One of the most recent and thorough studies of the nativity of Jesus was done by Pope Emeritus Benedict XVI as the third volume of his “Jesus of Nazareth” series. This slim volume gives great insight and clarity to these questions and many others surrounding the birth of Christ.
Discerning exactly who the Wise Men, or Magi, were is difficult. In a general sense, they were in charge of a body of religious and philosophical knowledge. Evidence also suggests that these men were involved in astronomy, and from their observations, drew conclusions about what would happen in the world. Pope Benedict looks beyond these basic facts about the Magi to look into their hearts. He proposes that they’re truly wise: searching for the highest truth and clinging only to it.
Tradition about the Magi also holds that one was old, one was middle age and one was younger. Furthermore, tradition passes down that one was from Africa, one from Asia and one from Europe. This symbolizes a new beginning with Christ, that all people from all places and time will come to Him seeking truth.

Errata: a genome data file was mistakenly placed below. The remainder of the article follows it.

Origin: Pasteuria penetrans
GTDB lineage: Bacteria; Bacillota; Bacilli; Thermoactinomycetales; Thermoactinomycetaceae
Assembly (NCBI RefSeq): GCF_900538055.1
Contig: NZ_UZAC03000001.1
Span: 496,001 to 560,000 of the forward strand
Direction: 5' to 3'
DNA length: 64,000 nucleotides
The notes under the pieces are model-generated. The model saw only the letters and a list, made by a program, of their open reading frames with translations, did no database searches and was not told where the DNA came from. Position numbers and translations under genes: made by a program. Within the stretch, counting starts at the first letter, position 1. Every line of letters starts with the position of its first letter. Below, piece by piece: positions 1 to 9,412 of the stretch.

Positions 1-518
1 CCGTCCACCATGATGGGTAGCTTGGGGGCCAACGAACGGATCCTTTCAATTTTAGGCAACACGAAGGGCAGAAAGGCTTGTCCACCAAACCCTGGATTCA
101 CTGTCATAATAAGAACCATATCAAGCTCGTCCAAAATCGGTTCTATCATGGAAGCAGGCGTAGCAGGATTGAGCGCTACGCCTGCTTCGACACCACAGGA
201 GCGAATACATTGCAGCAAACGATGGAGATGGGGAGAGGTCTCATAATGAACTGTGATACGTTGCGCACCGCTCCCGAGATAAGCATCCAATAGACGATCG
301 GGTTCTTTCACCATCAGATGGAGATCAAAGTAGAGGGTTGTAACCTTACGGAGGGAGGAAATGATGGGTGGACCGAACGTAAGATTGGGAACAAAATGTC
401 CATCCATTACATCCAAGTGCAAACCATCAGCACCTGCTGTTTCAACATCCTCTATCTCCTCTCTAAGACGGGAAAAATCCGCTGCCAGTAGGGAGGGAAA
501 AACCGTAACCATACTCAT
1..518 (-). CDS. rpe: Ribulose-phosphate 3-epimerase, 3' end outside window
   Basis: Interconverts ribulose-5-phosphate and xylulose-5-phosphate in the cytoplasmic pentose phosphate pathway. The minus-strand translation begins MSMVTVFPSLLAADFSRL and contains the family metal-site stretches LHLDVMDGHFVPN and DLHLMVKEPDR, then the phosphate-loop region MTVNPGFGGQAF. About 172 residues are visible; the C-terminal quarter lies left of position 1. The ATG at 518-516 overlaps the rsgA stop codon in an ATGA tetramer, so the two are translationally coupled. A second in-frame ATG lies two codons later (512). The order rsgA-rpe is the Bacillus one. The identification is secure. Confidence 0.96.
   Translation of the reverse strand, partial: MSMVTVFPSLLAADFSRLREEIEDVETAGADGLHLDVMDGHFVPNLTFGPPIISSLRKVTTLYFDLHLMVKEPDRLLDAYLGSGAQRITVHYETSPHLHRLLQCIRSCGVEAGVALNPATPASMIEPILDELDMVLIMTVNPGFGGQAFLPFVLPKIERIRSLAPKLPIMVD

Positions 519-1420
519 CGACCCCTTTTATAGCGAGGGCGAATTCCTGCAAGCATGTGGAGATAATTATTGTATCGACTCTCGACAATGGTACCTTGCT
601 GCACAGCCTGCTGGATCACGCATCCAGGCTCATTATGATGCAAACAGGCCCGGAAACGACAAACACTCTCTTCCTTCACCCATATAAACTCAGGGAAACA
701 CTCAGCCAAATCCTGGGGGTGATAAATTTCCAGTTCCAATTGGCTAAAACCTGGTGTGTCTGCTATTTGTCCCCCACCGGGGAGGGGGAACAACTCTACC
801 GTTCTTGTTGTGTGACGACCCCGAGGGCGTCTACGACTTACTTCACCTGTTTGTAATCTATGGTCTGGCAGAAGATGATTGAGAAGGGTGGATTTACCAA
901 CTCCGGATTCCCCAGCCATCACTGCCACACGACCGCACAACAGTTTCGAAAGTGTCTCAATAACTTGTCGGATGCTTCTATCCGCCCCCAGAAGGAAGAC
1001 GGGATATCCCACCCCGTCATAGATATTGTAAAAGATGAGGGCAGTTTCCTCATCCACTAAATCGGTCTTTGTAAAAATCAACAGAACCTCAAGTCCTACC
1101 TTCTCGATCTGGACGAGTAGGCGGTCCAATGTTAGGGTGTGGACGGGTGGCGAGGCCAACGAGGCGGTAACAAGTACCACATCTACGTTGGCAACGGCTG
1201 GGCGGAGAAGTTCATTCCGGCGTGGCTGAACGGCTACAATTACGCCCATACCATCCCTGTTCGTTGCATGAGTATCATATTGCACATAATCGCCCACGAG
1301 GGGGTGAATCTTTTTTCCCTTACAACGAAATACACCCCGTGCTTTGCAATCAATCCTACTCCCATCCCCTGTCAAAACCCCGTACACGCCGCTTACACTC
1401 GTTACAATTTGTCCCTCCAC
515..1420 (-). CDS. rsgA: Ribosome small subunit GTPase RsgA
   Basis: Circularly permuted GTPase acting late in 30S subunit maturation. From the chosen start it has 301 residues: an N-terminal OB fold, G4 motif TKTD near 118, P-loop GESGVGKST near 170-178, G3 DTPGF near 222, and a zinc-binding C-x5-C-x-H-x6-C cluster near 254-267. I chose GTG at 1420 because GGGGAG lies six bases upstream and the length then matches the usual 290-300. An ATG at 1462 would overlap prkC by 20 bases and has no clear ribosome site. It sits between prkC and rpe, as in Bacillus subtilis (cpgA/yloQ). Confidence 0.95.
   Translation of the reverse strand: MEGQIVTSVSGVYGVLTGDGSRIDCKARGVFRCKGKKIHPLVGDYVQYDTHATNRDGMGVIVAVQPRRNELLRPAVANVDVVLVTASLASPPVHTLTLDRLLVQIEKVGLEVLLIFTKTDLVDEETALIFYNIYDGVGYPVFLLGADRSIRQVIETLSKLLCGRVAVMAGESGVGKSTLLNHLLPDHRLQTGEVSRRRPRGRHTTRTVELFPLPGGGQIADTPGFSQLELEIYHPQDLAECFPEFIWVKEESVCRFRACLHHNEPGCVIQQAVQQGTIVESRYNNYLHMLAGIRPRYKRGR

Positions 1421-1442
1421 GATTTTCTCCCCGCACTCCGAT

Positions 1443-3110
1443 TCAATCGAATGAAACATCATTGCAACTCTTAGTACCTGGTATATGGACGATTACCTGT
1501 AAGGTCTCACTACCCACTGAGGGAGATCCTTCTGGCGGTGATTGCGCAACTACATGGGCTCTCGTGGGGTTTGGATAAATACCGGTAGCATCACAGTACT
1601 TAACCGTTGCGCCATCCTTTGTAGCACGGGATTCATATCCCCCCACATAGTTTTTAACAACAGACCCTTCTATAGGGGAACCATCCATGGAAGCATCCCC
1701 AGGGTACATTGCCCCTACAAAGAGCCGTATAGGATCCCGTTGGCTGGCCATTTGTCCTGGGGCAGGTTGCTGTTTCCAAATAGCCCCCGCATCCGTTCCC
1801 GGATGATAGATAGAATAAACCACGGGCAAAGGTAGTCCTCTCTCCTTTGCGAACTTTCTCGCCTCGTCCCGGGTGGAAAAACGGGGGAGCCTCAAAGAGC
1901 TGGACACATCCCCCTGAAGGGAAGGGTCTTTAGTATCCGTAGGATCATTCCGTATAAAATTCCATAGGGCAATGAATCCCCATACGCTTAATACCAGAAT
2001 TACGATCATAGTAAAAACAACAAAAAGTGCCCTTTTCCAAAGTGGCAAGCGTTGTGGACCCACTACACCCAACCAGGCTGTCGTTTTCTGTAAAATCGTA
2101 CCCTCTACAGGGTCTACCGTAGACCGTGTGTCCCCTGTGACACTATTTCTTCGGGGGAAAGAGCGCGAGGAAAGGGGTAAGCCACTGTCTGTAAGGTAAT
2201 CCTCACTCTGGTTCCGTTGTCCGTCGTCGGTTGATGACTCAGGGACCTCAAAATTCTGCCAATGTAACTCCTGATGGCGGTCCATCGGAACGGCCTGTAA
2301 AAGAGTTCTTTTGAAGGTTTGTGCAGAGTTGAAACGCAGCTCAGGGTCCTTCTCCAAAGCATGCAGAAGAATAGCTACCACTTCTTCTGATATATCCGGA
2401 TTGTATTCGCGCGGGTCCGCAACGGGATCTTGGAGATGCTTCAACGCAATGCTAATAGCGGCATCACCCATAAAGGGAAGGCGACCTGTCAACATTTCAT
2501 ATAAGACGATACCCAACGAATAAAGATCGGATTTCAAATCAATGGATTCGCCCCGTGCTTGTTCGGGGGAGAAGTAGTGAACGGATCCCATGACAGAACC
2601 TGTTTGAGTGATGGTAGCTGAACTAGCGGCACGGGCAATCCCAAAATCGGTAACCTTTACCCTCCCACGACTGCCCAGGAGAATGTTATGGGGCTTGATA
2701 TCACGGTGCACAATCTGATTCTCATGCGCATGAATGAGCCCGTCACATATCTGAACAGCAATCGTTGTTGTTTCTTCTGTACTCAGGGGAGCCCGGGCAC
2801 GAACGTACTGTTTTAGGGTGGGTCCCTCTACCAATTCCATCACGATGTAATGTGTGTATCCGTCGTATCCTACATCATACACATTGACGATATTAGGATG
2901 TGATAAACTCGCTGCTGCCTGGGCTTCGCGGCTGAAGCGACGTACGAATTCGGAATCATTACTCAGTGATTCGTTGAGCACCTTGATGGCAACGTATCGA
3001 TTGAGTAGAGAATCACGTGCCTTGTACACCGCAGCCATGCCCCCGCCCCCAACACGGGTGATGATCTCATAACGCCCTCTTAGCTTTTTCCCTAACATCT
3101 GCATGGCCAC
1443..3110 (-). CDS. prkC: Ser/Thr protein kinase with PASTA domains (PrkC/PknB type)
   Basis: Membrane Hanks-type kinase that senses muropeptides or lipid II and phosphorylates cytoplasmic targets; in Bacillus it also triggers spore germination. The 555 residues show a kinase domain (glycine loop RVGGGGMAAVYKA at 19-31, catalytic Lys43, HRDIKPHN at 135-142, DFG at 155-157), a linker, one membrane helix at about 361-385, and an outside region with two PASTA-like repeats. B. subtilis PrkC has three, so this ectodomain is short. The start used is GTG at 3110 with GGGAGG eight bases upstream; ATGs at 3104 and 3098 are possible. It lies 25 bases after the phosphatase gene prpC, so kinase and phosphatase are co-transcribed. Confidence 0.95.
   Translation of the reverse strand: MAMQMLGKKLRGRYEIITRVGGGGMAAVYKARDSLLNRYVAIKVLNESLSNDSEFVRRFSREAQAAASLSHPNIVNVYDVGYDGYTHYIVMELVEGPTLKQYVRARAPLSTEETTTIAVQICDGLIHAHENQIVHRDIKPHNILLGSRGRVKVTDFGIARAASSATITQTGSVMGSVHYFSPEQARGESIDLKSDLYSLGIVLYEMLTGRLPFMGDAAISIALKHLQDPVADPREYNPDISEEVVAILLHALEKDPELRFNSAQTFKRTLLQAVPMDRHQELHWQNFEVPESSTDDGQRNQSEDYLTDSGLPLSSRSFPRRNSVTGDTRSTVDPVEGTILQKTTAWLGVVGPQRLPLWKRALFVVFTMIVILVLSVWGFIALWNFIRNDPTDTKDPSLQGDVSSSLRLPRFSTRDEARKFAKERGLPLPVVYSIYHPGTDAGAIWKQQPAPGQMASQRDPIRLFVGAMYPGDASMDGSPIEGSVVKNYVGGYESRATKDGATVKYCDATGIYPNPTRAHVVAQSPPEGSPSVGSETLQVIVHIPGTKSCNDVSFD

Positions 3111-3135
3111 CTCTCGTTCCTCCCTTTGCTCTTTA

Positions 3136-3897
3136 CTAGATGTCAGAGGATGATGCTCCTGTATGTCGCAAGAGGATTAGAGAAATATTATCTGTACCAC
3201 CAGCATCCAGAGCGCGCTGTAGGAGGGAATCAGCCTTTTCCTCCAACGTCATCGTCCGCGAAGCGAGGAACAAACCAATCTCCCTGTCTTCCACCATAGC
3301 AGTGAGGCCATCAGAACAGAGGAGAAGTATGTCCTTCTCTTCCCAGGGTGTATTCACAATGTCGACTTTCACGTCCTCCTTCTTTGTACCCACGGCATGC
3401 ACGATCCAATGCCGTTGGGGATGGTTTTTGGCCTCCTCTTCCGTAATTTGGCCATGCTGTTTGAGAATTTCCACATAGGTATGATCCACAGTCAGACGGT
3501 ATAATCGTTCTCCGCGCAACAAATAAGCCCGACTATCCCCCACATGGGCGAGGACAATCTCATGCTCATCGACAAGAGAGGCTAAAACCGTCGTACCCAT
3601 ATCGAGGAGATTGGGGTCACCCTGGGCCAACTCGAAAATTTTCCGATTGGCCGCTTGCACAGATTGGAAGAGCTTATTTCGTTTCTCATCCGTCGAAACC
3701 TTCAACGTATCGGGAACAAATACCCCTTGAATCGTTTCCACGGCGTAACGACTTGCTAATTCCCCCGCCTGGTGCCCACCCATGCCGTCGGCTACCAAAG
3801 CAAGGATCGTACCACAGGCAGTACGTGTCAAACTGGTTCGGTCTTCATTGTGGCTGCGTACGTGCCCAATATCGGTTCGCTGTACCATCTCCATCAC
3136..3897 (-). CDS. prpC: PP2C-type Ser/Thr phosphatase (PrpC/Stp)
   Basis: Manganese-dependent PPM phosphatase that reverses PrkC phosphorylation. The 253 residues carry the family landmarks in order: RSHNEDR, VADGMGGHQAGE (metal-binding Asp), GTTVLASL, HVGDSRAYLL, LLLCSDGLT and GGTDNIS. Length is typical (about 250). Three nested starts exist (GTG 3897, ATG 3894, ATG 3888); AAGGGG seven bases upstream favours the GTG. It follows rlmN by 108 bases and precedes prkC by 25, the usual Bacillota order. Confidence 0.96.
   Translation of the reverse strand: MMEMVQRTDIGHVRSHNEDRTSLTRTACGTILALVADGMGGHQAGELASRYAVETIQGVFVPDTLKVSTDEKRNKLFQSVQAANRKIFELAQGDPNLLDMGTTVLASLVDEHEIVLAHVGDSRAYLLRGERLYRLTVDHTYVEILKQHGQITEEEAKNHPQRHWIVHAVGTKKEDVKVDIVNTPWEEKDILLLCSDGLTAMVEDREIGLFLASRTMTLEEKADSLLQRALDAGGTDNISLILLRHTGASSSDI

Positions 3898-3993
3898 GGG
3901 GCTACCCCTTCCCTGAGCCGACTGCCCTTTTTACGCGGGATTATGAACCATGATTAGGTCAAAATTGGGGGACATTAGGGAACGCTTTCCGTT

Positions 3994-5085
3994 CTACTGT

Why the Magi came to find the infant Jesus is foretold in two key prophecies in the Old Testament. In the Book of Genesis, Jacob blessed his son Judah with the words, “The scepter shall never depart from Judah, or the mace from between his feet, until tribute comes to him, and he receives the people’s obedience” (Genesis 49:10). This visit from the Magi, representatives of the nations, fulfilled these prophetic words.
Another prophecy, this one from a non-Jew, foreshadows the star that arose with the birth of the Christ child. Balaam, hired by the King of Moab to curse Israel, is forced by God to bless Israel, prophesying at one point, “…a star shall advance from Jacob, and a scepter shall rise from Israel” (Numbers 24:17). This prophecy foretells that a new star will mark the rise of the Messiah in Israel.
This star was what the Magi were looking for and the starting point for their journey. One theory for the star is the conjunction of Jupiter and Saturn. A similar conjunction is scheduled to take place this year on Dec. 21. Jupiter was the star of the high Babylonian deity, while Saturn a representation of the Jewish people. Why this was the sign they were looking for, we aren’t quite sure. It might have been the prophecy of Balaam that motivated them. Or it might be another text we aren’t aware of. What we do know is that when this sign appeared, the Magi went forth to seek out the Messiah.
This column appeared in a previous issue of the Review.
Father Mayo is pastor of St. Raphael the Archangel Parish in St. Louis.